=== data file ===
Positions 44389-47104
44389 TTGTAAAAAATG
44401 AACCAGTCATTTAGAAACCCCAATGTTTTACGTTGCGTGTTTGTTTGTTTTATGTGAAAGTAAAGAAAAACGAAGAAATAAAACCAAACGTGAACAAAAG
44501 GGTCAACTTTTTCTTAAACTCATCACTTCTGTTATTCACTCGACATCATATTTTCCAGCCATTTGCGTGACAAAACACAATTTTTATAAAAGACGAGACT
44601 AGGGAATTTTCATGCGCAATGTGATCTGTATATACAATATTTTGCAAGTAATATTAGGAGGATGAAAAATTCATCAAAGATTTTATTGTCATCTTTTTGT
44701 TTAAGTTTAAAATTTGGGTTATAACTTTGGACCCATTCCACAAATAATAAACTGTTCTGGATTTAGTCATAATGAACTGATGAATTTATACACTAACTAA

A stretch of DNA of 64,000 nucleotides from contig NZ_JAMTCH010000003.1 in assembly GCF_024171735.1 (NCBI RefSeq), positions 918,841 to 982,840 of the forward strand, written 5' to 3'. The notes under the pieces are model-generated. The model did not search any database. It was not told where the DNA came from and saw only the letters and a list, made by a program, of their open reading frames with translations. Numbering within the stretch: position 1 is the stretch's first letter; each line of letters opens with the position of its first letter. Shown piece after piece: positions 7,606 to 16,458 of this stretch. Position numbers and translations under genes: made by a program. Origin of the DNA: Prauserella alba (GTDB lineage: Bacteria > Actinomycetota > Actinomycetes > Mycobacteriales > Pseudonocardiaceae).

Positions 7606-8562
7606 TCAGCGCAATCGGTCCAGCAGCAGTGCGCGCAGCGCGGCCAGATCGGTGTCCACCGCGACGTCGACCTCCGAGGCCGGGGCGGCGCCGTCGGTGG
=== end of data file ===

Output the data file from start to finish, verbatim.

Positions 44389-47104
44389 TTGTAAAAAATG
44401 AACCAGTCATTTAGAAACCCCAATGTTTTACGTTGCGTGTTTGTTTGTTTTATGTGAAAGTAAAGAAAAACGAAGAAATAAAACCAAACGTGAACAAAAG
44501 GGTCAACTTTTTCTTAAACTCATCACTTCTGTTATTCACTCGACATCATATTTTCCAGCCATTTGCGTGACAAAACACAATTTTTATAAAAGACGAGACT
44601 AGGGAATTTTCATGCGCAATGTGATCTGTATATACAATATTTTGCAAGTAATATTAGGAGGATGAAAAATTCATCAAAGATTTTATTGTCATCTTTTTGT
44701 TTAAGTTTAAAATTTGGGTTATAACTTTGGACCCATTCCACAAATAATAAACTGTTCTGGATTTAGTCATAATGAACTGATGAATTTATACACTAACTAA

A stretch of DNA of 64,000 nucleotides from contig NZ_JAMTCH010000003.1 in assembly GCF_024171735.1 (NCBI RefSeq), positions 918,841 to 982,840 of the forward strand, written 5' to 3'. The notes under the pieces are model-generated. The model did not search any database. It was not told where the DNA came from and saw only the letters and a list, made by a program, of their open reading frames with translations. Numbering within the stretch: position 1 is the stretch's first letter; each line of letters opens with the position of its first letter. Shown piece after piece: positions 7,606 to 16,458 of this stretch. Position numbers and translations under genes: made by a program. Origin of the DNA: Prauserella alba (GTDB lineage: Bacteria > Actinomycetota > Actinomycetes > Mycobacteriales > Pseudonocardiaceae).

Positions 7606-8562
7606 TCAGCGCAATCGGTCCAGCAGCAGTGCGCGCAGCGCGGCCAGATCGGTGTCCACCGCGACGTCGACCTCCGAGGCCGGGGCGGCGCCGTCGGTGG